The new rules will facilitate this process. They clarify the relationship with strategic noise mapping actions undertaken under the Environmental Noise Directive and they strengthen the evidence base for decision makers so that the most cost-effective measures can be selected. The new rules are fully compliant with the international principles on noise management, the so-called ‘Balanced Approach’ developed by the International Civil Aviation Organization (ICAO).
The measures were proposed by the Commission as part of the Better Airport package. The proposals on slots and groundhandling are still pending.
What happens next?
Today’s decision ends the ordinary legislative procedure. The President of the Council and the President of the European Parliament now have to sign the European law. The new rules will then be published in the coming months.
They are expected to enter into force two years after publication, i.e. around mid-2016.
Luxembourg, 7 June 2012
Airport noise: Member States support revision of EU rules
Siim Kallas, European Commission Vice-President in charge of transport, thanked the Danish Presidency for its energetic management of the Better Airports proposals, which has now seen agreement reached by the Council both for groundhandling (on 22 March) and today for noise. He said: “Transport ministers have been able to reach a general approach on this politically sensitive issue which is an important step. Decisions on noise restrictions will remain clearly for Member States, but I am also conscious of the impact of restrictions on the aviation network. So we have to ensure a process which is fair and which respects international rules.”
The initial Commission proposal
On 1 December 2011 the Commission adopted a proposal for a regulation on noise-related operating restrictions, in the context of the “Better airports package”, together with proposals on groundhandling and airport slots (see IP/11/1484 and MEMO/11/857). On noise-related operating restrictions, the Commission proposed to repeal Directive 2002/30/EC and to replace it by a new regulation.
Air traffic noise is affecting the quality of life of citizens in the vicinity of airports. At the same time, the travelling public wants to maintain a large choice of air services and aviation is a regional engine for growth. The challenge is to strike the balance between these two objectives and take more evidence-based decisions, with due respect for the global character of aviation. The proposal also makes it possible to phase out the noisiest aircraft of the fleet, which contribute in a disproportionate way to air traffic noise.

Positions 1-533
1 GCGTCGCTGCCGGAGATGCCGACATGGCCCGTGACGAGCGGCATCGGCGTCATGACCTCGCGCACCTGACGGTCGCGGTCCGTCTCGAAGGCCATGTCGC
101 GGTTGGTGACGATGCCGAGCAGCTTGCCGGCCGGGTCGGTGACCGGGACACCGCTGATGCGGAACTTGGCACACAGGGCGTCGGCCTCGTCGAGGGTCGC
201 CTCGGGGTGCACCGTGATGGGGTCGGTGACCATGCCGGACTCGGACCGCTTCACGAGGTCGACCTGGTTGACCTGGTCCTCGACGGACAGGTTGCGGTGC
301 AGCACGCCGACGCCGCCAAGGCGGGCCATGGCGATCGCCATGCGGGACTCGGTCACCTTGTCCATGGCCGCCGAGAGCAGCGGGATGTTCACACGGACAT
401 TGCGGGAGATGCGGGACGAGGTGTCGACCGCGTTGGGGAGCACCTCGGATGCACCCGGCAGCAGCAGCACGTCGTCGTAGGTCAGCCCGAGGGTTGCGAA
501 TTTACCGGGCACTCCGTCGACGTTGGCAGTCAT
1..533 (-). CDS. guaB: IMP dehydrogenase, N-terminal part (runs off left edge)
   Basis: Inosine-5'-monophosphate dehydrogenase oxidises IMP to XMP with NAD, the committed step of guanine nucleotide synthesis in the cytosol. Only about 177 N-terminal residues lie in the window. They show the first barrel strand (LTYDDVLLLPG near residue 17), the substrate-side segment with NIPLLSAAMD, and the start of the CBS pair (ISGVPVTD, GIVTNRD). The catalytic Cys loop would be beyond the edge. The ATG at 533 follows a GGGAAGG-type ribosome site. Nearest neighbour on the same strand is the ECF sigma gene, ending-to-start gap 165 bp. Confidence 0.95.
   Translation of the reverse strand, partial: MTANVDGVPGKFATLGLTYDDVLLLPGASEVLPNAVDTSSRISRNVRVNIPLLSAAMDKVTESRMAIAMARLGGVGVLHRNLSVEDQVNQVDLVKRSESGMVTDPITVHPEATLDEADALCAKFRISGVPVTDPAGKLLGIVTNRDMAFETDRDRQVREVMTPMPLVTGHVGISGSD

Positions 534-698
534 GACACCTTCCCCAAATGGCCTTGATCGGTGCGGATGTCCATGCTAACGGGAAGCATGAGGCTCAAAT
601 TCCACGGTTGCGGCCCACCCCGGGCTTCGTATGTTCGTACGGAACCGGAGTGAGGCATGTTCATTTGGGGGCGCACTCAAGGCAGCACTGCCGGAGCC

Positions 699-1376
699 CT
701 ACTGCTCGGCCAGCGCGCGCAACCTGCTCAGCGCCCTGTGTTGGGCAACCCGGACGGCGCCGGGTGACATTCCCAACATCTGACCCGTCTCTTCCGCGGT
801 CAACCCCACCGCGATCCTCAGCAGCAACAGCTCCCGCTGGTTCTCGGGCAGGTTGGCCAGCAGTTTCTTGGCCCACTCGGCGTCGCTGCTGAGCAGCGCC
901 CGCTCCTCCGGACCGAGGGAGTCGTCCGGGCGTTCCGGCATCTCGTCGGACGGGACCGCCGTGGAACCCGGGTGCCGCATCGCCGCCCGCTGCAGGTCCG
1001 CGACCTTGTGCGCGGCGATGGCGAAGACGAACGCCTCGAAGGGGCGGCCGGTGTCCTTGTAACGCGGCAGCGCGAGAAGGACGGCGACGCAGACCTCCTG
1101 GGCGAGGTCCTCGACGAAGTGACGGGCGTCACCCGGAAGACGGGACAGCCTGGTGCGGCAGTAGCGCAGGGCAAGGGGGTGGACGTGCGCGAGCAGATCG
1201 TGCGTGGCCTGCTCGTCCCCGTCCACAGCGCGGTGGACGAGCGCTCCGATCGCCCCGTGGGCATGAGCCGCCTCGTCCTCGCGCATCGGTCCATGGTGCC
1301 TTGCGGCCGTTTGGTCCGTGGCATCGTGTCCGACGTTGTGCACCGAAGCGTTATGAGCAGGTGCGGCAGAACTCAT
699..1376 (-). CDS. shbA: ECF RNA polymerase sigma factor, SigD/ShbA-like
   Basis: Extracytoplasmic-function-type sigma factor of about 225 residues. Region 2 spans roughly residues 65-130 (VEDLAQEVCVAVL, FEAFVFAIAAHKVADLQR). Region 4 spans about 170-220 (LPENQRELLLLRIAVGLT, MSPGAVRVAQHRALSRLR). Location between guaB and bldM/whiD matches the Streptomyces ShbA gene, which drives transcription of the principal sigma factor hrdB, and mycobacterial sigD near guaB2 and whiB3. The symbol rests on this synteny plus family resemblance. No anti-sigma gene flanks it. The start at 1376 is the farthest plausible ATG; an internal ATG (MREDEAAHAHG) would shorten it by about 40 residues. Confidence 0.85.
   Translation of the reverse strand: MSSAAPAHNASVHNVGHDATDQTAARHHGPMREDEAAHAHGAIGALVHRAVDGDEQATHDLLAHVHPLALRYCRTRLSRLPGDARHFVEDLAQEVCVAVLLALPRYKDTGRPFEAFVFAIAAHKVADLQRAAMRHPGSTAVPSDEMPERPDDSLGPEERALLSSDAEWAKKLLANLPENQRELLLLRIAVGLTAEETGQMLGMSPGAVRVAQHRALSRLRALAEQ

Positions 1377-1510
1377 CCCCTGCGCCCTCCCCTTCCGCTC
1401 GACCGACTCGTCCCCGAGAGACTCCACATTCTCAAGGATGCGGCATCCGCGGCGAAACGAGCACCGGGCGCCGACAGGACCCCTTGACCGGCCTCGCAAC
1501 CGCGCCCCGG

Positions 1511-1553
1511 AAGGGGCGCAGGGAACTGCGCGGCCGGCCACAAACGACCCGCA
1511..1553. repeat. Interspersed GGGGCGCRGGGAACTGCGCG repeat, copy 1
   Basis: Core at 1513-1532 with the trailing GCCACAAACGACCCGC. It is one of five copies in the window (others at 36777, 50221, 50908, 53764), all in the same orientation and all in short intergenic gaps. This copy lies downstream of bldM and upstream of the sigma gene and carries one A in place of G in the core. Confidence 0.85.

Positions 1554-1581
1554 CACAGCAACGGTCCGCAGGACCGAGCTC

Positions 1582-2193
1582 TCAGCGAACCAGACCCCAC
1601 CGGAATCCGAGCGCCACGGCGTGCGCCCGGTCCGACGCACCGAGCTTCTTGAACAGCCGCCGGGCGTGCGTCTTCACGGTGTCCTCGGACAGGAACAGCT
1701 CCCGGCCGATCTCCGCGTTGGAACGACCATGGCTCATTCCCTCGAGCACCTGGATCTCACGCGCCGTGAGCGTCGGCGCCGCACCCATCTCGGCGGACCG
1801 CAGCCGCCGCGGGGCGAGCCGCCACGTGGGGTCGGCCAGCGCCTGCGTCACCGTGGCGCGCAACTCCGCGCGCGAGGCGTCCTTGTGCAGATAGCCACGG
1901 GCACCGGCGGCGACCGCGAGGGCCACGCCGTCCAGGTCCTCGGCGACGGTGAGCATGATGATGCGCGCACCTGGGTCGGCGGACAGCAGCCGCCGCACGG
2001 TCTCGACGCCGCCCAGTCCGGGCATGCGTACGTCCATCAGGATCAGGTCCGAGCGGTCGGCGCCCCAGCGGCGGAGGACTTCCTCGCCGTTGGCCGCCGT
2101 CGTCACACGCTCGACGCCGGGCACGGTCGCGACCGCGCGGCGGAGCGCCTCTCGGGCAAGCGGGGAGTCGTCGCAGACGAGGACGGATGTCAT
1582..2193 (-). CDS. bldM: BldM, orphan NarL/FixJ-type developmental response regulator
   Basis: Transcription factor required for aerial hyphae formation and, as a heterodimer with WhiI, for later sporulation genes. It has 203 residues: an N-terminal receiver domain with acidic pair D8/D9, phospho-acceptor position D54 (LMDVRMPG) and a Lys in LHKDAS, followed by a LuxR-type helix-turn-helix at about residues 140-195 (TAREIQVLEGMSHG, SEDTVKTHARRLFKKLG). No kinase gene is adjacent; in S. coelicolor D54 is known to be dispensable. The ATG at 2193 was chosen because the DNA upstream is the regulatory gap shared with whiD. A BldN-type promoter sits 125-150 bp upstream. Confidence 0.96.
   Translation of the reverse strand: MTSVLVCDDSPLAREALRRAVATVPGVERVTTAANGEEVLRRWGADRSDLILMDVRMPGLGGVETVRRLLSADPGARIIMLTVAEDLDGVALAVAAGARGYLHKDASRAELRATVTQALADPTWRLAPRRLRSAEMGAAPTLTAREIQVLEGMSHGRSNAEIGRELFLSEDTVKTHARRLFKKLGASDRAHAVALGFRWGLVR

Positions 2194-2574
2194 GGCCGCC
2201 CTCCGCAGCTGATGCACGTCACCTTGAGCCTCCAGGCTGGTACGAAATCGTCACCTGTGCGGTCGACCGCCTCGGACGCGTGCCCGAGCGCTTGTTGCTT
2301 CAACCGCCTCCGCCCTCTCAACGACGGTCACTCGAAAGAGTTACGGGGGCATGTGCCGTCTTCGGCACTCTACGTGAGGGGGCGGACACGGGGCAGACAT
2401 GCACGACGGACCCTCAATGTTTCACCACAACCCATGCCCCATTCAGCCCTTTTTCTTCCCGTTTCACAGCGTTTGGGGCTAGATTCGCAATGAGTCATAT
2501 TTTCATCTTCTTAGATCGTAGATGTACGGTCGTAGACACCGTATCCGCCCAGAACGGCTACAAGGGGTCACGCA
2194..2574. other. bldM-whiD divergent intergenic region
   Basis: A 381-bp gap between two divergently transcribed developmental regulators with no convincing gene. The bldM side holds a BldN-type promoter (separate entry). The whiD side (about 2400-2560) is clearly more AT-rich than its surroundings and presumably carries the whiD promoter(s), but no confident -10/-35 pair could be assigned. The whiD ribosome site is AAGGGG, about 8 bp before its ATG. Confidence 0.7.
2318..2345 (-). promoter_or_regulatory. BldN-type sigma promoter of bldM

What were the main issues at stake?
The transport ministers endorsed the main thrust of the Commission proposal:
- The new rules will more clearly identify all actors in the noise assessment process with their respective rights and obligations. Citizens living in the vicinity of an airport will become involved in the noise assessment process and will be formally consulted before an authority decides on an operating restriction.
- Competent authorities should be able to focus on the noisiest aircraft of the fleet (the so-called ‘marginally compliant aircraft’) and phase them out first, instead of introducing general night flight bans, which would also affect aircraft operators which have been investing in quieter aircraft. The transport ministers have accepted a more stringent definition of such ‘marginally compliant aircraft’, with step-by-step implementation towards greater stringency.
- The Commission will have a right to review the quality of the decision-making process to ensure that all steps in the process have been respected, in line with international commitments.
- The Commission will be empowered to update the noise standards in view of international developments within the International Civil Aviation Organization, the UN body for international civil aviation responsible for setting noise standards for aircraft.
In all, this agreement would establish a European framework under which citizens have a visible process in which to make their views known; national authorities would be required to follow clear parameters in taking decisions; operators should get more predictability and legal certainty as a result; the Commission, if required, performs a quality check on the process in line with international commitments; decisions on the substance remain firmly in the hands of Member States.
The proposal must still be voted by the European Parliament in first reading. The proposed regulation on noise-related operating restrictions is the second of three legislative proposals of the “Better airports package”. Further to today’s discussion the Commission expects the Council to work on the third element, slots, under CY Presidency.
For more information please see the Transport and Telecommunications Council memo: MEMO/12/409